Recent research by scientists at Cambridge University suggests that cocaine may speed up the aging process of the brain. Abusers’ neurons age more quickly due to the loss of grey matter in the brain, which has been shown to correlate with the overall aging process.
Cocaine increases the concentration of dopamine in the brain by blocking its ability to reabsorb the neurotransmitter back into the cell. Dopamine is responsible for the feeling of euphoria that people feel. When the brain is overstimulated by dopamine, the brain’s homeostatic mechanisms attempt to level the concentration by reducing the number of dopamine receptors. When there are less dopamine receptors to respond to dopamine, the brain becomes desensitized. This mechanism is responsible for the addiction of cocaine; abusers become addicted to the euphoria. The figure below shows the cocaine abuser’s brain in comparison to a nonuser.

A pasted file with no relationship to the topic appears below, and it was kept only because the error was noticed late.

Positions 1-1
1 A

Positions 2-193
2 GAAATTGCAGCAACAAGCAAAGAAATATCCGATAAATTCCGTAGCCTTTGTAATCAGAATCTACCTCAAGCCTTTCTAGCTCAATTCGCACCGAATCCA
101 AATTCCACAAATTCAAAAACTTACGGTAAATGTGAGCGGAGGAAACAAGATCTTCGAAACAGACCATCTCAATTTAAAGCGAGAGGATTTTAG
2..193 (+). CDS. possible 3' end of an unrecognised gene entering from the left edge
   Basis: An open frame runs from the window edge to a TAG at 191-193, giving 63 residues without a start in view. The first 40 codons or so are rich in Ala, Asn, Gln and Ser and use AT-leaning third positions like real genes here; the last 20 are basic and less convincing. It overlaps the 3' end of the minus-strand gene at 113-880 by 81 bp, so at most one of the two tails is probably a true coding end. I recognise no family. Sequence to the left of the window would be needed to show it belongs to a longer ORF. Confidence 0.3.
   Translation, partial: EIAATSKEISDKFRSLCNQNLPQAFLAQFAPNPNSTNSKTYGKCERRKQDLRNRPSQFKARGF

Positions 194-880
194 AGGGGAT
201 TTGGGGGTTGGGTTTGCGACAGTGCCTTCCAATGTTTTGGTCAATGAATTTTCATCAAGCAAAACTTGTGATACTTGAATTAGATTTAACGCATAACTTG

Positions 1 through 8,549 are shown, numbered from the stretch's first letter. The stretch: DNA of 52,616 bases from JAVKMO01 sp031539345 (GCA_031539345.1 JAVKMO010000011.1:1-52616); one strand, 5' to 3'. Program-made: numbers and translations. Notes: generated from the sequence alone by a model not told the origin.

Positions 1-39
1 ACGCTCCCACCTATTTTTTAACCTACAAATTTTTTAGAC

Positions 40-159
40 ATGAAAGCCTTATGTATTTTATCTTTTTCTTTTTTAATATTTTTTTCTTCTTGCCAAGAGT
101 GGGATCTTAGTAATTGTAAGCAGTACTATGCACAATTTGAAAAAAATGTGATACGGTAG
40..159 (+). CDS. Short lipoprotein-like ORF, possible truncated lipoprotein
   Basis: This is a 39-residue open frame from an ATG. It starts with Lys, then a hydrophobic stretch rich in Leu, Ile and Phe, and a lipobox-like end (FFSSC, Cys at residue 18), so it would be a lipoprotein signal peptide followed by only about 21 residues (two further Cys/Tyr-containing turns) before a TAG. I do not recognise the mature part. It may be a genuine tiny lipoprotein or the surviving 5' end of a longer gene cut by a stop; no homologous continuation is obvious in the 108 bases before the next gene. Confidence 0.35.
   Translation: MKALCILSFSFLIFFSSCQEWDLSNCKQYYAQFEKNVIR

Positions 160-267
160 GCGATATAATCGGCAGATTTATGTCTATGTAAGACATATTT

Returning to the topic of aging, researchers found that cocaine-dependent individuals lost about 3.08 ml of brain volume per year, which is twice the rate of healthy volunteers. Grey matter is responsible for a wide range of functions such as attention, decision-making, self-regulation, and memory. Neurodegeneration can cause cognitive decline, immunodeficiency, and brain atrophy. This premature aging has been seen in many middle-aged cocaine users.